A plaque remaining from the Big Apple Night Club at West 135th Street and Seventh Avenue in Harlem.

Above, a 1934 plaque from the Big Apple Night Club at West 135th Street and Seventh Avenue in Harlem. Discarded as trash in 2006. Now a Popeyes fast food restaurant on Google Maps.

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Entry from October 11, 2011
“Nothing New York suffers from can’t be cured by doubling its budget” (J. K. Galbraith)

The economist John Kenneth Galbraith (1908-2006) said in 1965 about New York City’s budget problems—a paraphrase is neccesary because the precise quotation has not been found—“Nothing New York suffers from can’t be cured by doubling its budget.” Galbraith believed that more money (by taxing the rich and by other means) would cure New York City’s budget problems.
The conservative William F. Buckley, Jr. (1925-2008) ran unsuccessfully for mayor in 1965, and he brought up the Galbraith “doubling its budget” quotation in several writings. Buckley noted that New York City had tripled it budget, but by the mid-1970s, New York’s budget crisis became as bad as ever.
Wikipedia: John Kenneth Galbraith
John Kenneth “Ken” Galbraith (properly /?æl?bre??/ gal-brayth, but commonly /??ælbre??/ gal-brayth; October 15, 1908 – April 29, 2006), OC was a Canadian-American economist. He was a Keynesian and an institutionalist, a leading proponent of 20th-century American liberalism. His books on economic topics were bestsellers from the 1950s through the 2000s and he filled the role of public intellectual from the ‘50s to the 1970s on matters of economics.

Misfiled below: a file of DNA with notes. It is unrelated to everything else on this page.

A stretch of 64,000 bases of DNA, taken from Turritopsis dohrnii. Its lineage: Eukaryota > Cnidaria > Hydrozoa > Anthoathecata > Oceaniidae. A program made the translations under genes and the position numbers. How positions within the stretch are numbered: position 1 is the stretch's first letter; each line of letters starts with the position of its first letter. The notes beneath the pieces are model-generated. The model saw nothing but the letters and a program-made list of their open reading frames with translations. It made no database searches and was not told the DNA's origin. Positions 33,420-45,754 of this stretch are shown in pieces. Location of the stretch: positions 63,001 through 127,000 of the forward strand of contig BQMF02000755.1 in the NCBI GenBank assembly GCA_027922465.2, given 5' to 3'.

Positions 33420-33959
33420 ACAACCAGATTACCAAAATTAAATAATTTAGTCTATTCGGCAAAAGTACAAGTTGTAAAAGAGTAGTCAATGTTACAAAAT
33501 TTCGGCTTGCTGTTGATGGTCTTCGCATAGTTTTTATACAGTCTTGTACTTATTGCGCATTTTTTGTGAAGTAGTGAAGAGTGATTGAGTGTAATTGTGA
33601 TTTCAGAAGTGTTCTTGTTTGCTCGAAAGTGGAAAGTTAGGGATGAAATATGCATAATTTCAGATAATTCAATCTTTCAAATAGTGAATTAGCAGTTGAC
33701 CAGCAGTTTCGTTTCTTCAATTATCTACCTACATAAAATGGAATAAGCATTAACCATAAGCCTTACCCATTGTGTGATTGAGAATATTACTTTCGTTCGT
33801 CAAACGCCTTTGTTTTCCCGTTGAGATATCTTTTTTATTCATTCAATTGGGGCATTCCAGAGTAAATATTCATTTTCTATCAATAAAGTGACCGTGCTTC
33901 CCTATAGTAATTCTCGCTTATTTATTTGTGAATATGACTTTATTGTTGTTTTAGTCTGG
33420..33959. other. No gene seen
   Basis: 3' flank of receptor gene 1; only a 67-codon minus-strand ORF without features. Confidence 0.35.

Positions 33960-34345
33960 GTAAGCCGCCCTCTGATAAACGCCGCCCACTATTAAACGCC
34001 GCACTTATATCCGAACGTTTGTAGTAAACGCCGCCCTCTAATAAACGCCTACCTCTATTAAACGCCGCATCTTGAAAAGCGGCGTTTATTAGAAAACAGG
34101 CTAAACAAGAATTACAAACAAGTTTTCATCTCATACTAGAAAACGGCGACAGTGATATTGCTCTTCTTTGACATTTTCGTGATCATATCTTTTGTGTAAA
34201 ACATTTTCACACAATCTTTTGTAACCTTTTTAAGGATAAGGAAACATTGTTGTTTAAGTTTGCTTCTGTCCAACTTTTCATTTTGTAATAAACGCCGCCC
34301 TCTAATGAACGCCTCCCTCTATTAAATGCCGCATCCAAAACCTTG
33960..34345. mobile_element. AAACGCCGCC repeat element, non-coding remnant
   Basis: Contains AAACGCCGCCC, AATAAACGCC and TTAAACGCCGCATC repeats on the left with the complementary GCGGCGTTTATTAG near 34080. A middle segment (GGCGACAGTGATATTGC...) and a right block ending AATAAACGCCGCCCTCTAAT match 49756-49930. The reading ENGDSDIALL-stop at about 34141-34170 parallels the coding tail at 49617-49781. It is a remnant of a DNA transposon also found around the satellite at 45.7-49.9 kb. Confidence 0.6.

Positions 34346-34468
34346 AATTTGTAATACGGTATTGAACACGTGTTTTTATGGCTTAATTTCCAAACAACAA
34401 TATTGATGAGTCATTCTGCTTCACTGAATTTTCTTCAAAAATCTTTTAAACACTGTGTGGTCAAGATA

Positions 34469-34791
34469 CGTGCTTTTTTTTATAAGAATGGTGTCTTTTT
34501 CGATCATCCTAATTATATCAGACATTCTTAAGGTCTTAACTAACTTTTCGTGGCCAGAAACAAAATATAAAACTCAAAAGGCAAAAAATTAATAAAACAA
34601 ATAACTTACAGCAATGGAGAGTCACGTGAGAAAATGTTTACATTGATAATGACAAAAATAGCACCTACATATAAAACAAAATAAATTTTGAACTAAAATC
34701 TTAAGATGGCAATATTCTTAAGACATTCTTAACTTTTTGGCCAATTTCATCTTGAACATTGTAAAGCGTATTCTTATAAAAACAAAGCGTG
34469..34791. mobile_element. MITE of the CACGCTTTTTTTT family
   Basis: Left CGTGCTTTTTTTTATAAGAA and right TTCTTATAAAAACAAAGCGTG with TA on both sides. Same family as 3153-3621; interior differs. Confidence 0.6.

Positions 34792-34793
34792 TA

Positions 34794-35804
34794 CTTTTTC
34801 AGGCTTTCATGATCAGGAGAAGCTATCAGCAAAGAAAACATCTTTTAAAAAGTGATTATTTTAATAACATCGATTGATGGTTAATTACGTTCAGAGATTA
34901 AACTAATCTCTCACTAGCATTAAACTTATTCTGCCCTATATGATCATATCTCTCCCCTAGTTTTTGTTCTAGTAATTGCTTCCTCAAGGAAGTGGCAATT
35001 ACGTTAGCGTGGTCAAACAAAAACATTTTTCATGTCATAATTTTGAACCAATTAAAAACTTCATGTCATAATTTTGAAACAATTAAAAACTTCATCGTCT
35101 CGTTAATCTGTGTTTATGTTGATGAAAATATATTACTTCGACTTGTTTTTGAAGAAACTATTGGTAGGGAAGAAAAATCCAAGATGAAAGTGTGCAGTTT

Galbraith was a prolific author who produced four dozen books and over a thousand articles on various subjects. Among his most famous works was a popular trilogy on economics, American Capitalism (1952), The Affluent Society (1958), and The New Industrial State (1967). He taught at Harvard University for many years. Galbraith was active in Democratic Party politics, serving in the administrations of Franklin D. Roosevelt, Harry S. Truman, John F. Kennedy and Lyndon B. Johnson; he served as United States Ambassador to India under Kennedy. Due to his prodigious literary output he was arguably the best known economist in the world during his lifetime and was one of a select few people to be awarded the Medal of Freedom, in 1946, and the Presidential Medal of Freedom in 2000, for services to economics.
Google News Archive
5 August 1975, Lakeland (FL) Ledger, “Money Solves Some Problems” by William Buckley, pg. 6A, col. 6:
The crisis in New York City has caused some pain to some people and will cause greater pain to more people as the clouds gradually part and the public realizes that all the Democratic rhetoric in town cannot create money out of hot air. What one really shouldn’t have to suffer is the nostrums seriously proferred by men whose ignorance of New York affairs is that critical step behind their ongoing afflatus to inform us how we could remedy the situation easily—by taxing the rich. As usual, professor John Kenneth Galbraith, perhaps because of his great stature, is the leader of this school.